You are here -allRefer - Reference - Country Study & Country Guide - Zaire >

allRefer Reference and Encyclopedia Resource

allRefer    
allRefer
   


-- Country Study & Guide --     

 

Zaire

 
Country Guide
Afghanistan
Albania
Algeria
Angola
Armenia
Austria
Azerbaijan
Bahrain
Bangladesh
Belarus
Belize
Bhutan
Bolivia
Brazil
Bulgaria
Cambodia
Chad
Chile
China
Colombia
Caribbean Islands
Comoros
Cyprus
Czechoslovakia
Dominican Republic
Ecuador
Egypt
El Salvador
Estonia
Ethiopia
Finland
Georgia
Germany
Germany (East)
Ghana
Guyana
Haiti
Honduras
Hungary
India
Indonesia
Iran
Iraq
Israel
Cote d'Ivoire
Japan
Jordan
Kazakhstan
Kuwait
Kyrgyzstan
Latvia
Laos
Lebanon
Libya
Lithuania
Macau
Madagascar
Maldives
Mauritania
Mauritius
Mexico
Moldova
Mongolia
Nepal
Nicaragua
Nigeria
North Korea
Oman
Pakistan
Panama
Paraguay
Peru
Philippines
Poland
Portugal
Qatar
Romania
Russia
Saudi Arabia
Seychelles
Singapore
Somalia
South Africa
South Korea
Soviet Union [USSR]
Spain
Sri Lanka
Sudan
Syria
Tajikistan
Thailand
Turkmenistan
Turkey
Uganda
United Arab Emirates
Uruguay
Uzbekistan
Venezuela
Vietnam
Yugoslavia
Zaire

Zaire

The Society and Its Environment

[GIF]

Traditional mask made of rope

ZAIRE'S ETHNIC DIVERSITY has frequently been stressed in discussions of its society and culture; as many as 250 different languages can be identified within its borders. But overemphasis on ethnicity would be misplaced in discussing the social realities of the 1980s and early 1990s. Zairians have shared a prolonged experience of state pauperization and oppression; the social polarization and strategies of survival that have evolved out of that experience shape them regardless of their individual ethnic identities.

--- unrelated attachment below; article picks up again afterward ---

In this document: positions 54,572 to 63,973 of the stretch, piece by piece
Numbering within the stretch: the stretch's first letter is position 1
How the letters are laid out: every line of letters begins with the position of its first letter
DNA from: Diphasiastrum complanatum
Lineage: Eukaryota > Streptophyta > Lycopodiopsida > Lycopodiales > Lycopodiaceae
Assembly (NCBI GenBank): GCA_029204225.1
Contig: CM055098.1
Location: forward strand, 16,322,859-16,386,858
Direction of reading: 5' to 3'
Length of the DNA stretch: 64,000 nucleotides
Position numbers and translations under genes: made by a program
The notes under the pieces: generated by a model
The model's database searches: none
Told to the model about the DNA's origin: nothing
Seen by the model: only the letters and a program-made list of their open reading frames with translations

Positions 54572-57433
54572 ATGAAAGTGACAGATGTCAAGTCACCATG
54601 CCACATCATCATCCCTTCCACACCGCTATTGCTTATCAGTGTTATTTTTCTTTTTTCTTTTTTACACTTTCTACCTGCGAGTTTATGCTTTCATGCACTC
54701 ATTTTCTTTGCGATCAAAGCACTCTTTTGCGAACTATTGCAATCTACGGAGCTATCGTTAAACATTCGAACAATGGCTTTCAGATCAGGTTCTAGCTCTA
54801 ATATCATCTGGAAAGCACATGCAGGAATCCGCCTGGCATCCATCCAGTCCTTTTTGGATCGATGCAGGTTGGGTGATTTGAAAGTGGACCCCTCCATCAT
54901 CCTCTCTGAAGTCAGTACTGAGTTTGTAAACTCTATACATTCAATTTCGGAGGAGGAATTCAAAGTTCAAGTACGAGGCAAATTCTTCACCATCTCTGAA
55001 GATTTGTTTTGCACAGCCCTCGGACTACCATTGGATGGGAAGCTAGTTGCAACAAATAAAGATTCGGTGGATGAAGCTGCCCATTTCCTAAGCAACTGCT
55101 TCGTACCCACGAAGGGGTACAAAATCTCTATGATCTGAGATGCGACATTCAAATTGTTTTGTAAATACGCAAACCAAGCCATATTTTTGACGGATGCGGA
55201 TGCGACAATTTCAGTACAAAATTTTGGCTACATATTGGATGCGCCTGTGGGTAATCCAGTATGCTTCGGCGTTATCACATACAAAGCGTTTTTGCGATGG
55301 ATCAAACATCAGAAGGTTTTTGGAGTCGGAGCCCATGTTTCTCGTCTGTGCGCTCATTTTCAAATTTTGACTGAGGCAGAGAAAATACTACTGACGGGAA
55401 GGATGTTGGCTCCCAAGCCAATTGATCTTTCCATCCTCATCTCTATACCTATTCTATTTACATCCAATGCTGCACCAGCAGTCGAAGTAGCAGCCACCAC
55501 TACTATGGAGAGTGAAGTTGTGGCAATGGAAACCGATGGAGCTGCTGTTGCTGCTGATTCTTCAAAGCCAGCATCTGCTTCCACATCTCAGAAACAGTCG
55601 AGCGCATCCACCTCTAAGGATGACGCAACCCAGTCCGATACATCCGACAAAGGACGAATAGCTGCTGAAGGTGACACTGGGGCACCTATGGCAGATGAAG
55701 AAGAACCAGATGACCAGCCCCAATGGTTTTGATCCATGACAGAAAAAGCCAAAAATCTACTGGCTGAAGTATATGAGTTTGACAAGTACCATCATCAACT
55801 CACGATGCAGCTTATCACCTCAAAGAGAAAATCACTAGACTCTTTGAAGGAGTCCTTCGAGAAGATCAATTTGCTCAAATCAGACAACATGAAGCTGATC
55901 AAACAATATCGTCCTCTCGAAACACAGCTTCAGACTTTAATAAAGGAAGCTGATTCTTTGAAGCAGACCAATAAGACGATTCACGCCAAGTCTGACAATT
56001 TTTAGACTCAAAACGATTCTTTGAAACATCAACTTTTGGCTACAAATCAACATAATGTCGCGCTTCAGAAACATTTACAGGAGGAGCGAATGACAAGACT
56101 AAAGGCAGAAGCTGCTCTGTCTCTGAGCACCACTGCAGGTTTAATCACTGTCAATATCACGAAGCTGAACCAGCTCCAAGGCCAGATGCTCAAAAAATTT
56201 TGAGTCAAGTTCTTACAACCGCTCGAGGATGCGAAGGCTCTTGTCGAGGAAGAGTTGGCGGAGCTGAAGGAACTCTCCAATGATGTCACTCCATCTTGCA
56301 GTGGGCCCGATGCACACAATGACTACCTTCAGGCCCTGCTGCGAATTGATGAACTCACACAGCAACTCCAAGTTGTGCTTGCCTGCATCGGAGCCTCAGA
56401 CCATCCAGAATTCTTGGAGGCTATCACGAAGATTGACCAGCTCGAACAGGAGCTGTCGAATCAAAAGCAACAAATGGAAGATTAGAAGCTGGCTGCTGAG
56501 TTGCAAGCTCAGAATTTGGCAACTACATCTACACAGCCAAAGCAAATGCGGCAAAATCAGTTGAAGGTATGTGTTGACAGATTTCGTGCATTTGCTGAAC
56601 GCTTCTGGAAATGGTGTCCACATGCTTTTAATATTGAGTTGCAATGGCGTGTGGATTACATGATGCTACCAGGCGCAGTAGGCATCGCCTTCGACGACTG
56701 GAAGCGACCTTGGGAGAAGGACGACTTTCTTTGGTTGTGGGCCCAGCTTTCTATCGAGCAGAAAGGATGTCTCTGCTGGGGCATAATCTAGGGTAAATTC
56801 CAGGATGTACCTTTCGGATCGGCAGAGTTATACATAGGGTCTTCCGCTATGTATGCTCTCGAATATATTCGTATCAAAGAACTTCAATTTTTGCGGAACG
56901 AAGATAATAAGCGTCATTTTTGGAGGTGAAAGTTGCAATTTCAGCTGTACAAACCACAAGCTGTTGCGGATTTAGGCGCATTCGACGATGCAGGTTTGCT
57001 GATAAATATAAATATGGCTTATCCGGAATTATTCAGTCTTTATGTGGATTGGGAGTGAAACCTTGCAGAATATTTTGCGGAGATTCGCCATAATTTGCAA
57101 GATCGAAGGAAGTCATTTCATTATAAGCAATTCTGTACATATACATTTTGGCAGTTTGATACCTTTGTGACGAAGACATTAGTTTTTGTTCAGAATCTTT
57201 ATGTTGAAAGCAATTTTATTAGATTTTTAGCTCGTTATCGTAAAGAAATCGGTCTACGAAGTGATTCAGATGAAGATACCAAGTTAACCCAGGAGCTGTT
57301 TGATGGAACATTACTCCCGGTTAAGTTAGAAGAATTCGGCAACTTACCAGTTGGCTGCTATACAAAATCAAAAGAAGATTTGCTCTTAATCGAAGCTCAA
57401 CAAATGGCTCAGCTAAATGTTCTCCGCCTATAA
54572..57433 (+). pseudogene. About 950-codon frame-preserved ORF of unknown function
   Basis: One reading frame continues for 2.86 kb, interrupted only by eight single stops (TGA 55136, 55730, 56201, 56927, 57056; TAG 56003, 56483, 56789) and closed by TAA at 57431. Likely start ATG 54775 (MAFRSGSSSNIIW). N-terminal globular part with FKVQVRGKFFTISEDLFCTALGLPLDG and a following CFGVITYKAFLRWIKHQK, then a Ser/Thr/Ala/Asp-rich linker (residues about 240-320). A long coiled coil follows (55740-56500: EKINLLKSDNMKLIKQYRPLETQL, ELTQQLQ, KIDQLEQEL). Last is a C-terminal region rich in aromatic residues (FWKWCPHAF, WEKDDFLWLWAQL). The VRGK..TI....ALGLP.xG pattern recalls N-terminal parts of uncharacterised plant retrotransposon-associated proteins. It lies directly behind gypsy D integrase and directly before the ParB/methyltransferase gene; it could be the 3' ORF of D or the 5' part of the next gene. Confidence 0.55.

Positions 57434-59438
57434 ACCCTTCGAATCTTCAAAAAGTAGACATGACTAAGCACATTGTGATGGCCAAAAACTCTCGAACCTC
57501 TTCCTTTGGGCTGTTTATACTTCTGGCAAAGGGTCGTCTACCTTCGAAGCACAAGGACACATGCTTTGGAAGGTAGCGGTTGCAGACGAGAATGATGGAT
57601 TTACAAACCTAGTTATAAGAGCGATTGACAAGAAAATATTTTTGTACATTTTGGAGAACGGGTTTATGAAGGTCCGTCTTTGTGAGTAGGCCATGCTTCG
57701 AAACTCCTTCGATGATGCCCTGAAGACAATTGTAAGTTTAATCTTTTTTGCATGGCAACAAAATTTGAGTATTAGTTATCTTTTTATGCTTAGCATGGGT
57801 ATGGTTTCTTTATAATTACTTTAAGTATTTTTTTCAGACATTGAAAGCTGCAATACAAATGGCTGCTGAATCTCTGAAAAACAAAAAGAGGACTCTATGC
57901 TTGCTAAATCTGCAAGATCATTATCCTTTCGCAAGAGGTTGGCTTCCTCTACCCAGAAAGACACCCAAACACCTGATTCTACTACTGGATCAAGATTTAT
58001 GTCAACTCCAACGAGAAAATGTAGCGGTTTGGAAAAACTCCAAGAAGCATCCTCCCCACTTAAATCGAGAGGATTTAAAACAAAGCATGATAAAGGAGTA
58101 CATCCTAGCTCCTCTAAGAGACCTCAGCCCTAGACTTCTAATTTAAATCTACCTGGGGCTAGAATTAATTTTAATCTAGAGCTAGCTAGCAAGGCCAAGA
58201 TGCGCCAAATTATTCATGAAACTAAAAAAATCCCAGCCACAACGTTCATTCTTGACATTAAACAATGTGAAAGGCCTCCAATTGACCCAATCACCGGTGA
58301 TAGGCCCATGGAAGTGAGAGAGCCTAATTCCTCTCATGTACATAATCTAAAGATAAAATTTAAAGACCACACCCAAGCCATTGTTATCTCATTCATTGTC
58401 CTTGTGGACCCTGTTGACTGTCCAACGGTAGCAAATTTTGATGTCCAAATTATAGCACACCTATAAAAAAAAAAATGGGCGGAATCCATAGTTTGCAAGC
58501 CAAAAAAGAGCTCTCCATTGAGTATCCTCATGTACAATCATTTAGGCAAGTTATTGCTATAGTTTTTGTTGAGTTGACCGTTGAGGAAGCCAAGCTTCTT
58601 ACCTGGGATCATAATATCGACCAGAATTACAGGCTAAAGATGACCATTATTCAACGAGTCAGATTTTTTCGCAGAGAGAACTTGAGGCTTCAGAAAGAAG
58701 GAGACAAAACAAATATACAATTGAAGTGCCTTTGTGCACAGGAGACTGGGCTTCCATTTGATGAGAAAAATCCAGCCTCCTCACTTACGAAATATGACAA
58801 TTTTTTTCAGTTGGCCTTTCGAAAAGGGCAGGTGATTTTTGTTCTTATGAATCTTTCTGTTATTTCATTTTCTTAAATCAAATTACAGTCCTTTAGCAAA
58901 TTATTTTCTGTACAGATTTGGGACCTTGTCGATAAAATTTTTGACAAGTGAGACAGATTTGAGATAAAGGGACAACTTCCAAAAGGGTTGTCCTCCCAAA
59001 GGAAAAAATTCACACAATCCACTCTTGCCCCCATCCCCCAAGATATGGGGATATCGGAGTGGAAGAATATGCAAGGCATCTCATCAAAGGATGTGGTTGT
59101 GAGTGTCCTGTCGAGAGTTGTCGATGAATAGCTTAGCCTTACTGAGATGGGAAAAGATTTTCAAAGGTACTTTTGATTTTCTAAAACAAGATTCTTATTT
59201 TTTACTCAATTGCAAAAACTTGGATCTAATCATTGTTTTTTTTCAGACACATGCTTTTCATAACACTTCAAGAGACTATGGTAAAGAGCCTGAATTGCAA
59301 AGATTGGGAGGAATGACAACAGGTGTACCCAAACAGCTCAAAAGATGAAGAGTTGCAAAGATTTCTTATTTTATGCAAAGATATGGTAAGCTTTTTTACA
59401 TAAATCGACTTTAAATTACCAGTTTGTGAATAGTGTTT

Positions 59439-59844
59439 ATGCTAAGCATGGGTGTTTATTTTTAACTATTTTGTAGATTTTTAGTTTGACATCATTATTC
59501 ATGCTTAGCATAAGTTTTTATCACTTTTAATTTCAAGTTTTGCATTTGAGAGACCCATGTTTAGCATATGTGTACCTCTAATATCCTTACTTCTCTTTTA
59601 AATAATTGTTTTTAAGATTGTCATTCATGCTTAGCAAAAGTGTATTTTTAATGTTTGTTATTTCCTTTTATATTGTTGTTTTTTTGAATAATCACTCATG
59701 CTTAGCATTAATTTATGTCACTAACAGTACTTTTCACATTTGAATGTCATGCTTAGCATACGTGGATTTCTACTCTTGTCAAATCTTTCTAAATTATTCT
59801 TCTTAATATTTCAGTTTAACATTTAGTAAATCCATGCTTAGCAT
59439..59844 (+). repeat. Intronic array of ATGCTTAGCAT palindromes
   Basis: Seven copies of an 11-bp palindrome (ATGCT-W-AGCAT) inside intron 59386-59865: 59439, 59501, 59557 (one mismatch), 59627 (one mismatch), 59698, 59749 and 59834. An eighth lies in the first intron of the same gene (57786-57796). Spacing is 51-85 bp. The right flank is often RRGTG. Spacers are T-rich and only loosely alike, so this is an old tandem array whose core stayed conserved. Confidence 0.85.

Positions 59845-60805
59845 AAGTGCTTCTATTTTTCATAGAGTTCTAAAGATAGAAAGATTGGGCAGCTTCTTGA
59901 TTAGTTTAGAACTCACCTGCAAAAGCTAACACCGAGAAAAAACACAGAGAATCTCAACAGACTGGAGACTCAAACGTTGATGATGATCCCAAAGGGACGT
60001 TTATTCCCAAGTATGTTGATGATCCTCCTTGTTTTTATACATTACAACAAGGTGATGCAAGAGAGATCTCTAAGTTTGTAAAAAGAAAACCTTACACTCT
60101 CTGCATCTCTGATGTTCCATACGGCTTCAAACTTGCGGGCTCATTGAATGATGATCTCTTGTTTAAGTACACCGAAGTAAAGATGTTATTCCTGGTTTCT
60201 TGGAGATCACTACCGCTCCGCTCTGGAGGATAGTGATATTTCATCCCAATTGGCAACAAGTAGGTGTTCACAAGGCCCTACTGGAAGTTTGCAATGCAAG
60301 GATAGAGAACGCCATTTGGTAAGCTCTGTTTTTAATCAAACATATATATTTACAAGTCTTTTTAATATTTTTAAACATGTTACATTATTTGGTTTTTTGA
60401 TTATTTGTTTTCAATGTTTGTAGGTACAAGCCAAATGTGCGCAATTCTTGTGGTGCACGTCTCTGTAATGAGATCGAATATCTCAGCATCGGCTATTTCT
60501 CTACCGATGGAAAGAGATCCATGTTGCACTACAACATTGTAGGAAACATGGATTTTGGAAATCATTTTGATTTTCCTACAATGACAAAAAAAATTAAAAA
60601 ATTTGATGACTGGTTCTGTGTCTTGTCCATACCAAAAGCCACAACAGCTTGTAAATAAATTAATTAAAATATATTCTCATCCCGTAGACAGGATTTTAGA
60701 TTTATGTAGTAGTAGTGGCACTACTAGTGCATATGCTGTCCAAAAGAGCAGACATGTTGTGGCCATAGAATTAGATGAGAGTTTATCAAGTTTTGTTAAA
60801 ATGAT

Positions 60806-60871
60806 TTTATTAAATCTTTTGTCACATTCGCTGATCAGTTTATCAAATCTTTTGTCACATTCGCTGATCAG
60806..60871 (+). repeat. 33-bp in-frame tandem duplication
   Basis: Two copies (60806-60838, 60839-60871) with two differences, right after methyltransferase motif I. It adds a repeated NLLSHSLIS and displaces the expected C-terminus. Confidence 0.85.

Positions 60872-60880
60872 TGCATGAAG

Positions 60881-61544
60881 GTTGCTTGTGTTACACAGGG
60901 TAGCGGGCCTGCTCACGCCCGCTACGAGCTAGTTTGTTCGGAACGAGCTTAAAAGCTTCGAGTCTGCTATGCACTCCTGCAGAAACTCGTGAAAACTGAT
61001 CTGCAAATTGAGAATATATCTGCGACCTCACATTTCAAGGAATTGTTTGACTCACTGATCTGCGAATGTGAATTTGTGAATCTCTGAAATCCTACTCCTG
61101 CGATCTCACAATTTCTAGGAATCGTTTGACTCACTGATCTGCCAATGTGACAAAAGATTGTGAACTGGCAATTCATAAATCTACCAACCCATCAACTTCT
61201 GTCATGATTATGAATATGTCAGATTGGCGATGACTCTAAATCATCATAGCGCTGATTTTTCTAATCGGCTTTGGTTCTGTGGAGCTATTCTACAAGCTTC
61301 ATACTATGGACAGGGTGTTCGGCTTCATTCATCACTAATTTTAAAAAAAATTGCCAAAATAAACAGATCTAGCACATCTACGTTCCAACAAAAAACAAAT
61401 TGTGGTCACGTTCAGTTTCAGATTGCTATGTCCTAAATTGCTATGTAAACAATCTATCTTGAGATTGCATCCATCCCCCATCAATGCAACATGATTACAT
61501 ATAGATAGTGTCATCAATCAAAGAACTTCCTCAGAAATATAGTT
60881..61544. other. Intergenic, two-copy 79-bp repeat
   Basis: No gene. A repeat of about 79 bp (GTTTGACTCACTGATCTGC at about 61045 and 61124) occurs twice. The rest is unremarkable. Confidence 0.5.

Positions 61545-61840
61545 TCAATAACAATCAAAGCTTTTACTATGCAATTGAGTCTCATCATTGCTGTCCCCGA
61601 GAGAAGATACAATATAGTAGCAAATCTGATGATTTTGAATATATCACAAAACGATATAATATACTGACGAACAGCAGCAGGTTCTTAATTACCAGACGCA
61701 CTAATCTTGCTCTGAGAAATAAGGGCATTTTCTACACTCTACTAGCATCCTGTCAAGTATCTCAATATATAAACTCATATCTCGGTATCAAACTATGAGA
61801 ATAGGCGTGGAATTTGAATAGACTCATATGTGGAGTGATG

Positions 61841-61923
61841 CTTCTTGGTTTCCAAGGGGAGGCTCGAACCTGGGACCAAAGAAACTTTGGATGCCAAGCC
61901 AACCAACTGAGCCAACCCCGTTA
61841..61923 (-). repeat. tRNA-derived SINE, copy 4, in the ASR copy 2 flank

Zairians have been increasingly divided into an elite class, most of whom are politically attached to the government of Mobutu Sese Seko (president, 1965- ), and the mass of peasants, workers, and low-ranking civil servants. The former have used the state to advance their economic interests, although their dependence on political favor has left them insecure. The latter have seen their standard of living drop year after year, watching while as much as half their income is taken in fees, fines, and taxes to support the state and its elite.

Zairians' response to such deprivations has been differentiated not only by class but also by factors such as rural or urban status, gender, regionalism, and ethnicity. Villagers, for example, seeing road networks and educational and medical services collapse, have responded in part by fleeing to cities, increasing the country's rate of urbanization. Women have formed new alliances in both rural and urban areas to promote their interests and resist state exactions.

Most striking has been the creativity of ordinary Zairians in constructing an economic life outside the deteriorating formal economy. A major factor in the continuing survival and political quiescence of the population in the face of their pauperization has been the growth of the informal economy, whose size, according to most analysts, exceeds that of the formal national economy.